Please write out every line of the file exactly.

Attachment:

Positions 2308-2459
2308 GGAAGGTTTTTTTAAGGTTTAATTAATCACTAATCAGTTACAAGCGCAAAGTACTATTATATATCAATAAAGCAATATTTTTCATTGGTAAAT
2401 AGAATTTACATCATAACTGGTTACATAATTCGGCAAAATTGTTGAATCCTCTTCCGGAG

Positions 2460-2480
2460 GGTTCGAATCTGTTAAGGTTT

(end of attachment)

Positions 2308-2459
2308 GGAAGGTTTTTTTAAGGTTTAATTAATCACTAATCAGTTACAAGCGCAAAGTACTATTATATATCAATAAAGCAATATTTTTCATTGGTAAAT
2401 AGAATTTACATCATAACTGGTTACATAATTCGGCAAAATTGTTGAATCCTCTTCCGGAG

Positions 2460-2480
2460 GGTTCGAATCTGTTAAGGTTT